I’ve now read part of The Selfish Gene and can say that he has produced a series of stunning expositions of modern evolutionary theory. Brilliant metaphors (for example, selfish gene, evolutionary arms race, climbing Mount Improbable) all with the aim of communicating this fundamental truth.

Now Dawkins is overwhelmed by the simplicity and the deep and fundamental truth of Darwinian natural selection. It is a revolution in biology akin to the Copernican revolution in cosmology. Just as the complex movements of the planets and stars are accounted for by Newton’s three laws of motion and these laws allow NASA to calculate what is needed to send a rocket to Mars, so evolution provides models for explaining many features of the enormous diversity and complexity of life.

To put it in language that Dawkins might not approve of, Darwinian natural selection is a revelation. It is sacred, unconditional truth that must not be adulterated. But what do we find in the US today? People are increasingly turning their back on evolution and sound science generally. And the reason for this?  Religion. Given this background, it is understandable that Dawkins would embark on a campaign against religion. That this is the background is very clear from Salon magazine’s interview with Dawkins, long before he wrote “The Selfish Gene:”

Interviewer: Still, so many people resist believing in evolution. Where does the resistance come from?

Dawkins: It comes, I’m sorry to say, from religion. And from bad religion. You won’t find any opposition to the idea of evolution among sophisticated, educated theologians. It comes from an exceedingly retarded, primitive version of religion, which unfortunately is at present undergoing an epidemic in the United States. Not in Europe, not in Britain, but in the United States.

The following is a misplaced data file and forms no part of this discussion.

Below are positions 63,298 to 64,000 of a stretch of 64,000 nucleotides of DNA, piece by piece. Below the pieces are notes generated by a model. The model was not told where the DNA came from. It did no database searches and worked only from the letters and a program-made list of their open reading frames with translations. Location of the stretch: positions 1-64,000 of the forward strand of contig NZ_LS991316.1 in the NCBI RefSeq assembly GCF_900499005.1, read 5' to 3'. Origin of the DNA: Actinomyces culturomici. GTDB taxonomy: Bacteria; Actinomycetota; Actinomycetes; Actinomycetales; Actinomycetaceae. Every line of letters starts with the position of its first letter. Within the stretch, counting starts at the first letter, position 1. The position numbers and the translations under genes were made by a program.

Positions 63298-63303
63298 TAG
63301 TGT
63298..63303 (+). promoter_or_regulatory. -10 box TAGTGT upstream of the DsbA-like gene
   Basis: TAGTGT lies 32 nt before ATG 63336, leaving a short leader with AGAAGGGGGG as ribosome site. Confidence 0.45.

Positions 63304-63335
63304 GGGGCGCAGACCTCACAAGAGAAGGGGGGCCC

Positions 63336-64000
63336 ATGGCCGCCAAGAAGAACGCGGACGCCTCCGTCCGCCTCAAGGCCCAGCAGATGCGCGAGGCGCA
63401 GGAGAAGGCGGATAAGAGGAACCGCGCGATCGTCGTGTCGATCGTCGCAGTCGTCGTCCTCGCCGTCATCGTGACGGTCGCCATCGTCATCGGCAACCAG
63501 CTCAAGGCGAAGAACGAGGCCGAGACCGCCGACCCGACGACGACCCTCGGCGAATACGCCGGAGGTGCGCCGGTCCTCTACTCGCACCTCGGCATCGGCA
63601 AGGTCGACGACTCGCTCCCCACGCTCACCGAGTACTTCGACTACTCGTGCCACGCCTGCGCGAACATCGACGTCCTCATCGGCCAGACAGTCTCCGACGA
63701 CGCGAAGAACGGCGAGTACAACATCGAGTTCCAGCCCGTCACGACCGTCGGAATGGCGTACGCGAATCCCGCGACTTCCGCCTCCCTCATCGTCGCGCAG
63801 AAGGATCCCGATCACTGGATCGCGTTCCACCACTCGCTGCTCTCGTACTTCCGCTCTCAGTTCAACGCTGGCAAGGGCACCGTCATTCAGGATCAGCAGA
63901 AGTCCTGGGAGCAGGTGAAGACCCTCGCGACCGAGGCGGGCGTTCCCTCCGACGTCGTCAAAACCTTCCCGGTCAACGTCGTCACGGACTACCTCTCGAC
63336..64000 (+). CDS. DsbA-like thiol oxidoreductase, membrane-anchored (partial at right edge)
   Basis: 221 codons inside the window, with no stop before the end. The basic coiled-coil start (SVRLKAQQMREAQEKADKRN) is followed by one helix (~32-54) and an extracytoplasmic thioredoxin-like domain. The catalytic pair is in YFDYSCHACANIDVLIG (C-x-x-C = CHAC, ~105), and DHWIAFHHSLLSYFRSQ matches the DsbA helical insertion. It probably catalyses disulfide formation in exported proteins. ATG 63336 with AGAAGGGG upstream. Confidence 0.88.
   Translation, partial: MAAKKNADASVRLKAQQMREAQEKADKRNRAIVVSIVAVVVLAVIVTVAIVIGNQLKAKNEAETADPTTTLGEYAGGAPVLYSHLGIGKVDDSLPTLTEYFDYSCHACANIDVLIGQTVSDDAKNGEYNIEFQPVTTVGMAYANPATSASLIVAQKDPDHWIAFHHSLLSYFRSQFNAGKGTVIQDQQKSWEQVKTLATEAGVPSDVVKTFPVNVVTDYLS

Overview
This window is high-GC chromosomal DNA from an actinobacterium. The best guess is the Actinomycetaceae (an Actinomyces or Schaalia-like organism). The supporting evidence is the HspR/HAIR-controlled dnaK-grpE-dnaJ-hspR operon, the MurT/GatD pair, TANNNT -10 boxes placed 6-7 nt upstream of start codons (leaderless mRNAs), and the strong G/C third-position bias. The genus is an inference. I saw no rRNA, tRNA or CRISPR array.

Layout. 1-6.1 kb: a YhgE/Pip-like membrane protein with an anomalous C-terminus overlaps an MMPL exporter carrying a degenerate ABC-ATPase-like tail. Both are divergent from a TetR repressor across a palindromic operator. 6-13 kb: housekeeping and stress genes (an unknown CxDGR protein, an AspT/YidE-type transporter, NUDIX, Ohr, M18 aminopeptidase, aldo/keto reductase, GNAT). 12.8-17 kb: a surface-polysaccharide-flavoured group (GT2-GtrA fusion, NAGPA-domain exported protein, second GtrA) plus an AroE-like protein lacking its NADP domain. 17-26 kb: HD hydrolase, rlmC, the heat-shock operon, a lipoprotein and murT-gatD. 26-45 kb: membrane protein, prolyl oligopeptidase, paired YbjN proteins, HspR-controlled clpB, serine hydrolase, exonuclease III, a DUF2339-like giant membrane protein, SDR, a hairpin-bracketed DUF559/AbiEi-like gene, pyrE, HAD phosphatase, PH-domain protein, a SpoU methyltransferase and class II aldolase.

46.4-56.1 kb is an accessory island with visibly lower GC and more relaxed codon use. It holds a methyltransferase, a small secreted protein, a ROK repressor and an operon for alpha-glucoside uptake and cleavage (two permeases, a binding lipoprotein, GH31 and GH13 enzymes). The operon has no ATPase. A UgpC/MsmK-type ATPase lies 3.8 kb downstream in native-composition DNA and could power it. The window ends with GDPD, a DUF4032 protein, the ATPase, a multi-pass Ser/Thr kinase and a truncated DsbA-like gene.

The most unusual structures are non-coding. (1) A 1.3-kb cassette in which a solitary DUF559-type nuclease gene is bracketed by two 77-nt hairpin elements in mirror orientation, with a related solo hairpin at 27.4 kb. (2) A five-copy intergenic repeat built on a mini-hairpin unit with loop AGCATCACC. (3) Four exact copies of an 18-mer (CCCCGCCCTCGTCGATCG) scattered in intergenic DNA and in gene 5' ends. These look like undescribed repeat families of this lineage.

My American friends tell me that you are slipping towards a theocratic Dark Age. Which is very disagreeable for the very large number of educated, intelligent and right-thinking people in America. Unfortunately, at present, it’s slightly outnumbered by the ignorant, uneducated people who voted Bush in.

But the broad direction of history is toward enlightenment, and so I think that what America is going through at the moment will prove to be a temporary reverse. I think there is great hope for the future. My advice would be, Don’t despair, these things pass.

So Dawkins has decided on an all-out attack. This might not be the best strategy, but you can understand why he is engaging in it. As a result, he ends up including us as part of the target. So a Sea of Faith type of religion (and even Buddhism) cops the flak that is mainly intended for US-style fundamentalist Christianity.

Dawkins attacks religion for the harm it has caused. Ultimately, he acknowledges that this might be one-sided, but then he withdraws to the bottom line, which is that religion is not true. Intellectual honesty and openness require us to reject all religion and superstition. For him, this is a more fundamental objection to religion than the moral harm done.  In this, by the way, he hears religious statements exclusively as would-be objective scientific hypotheses.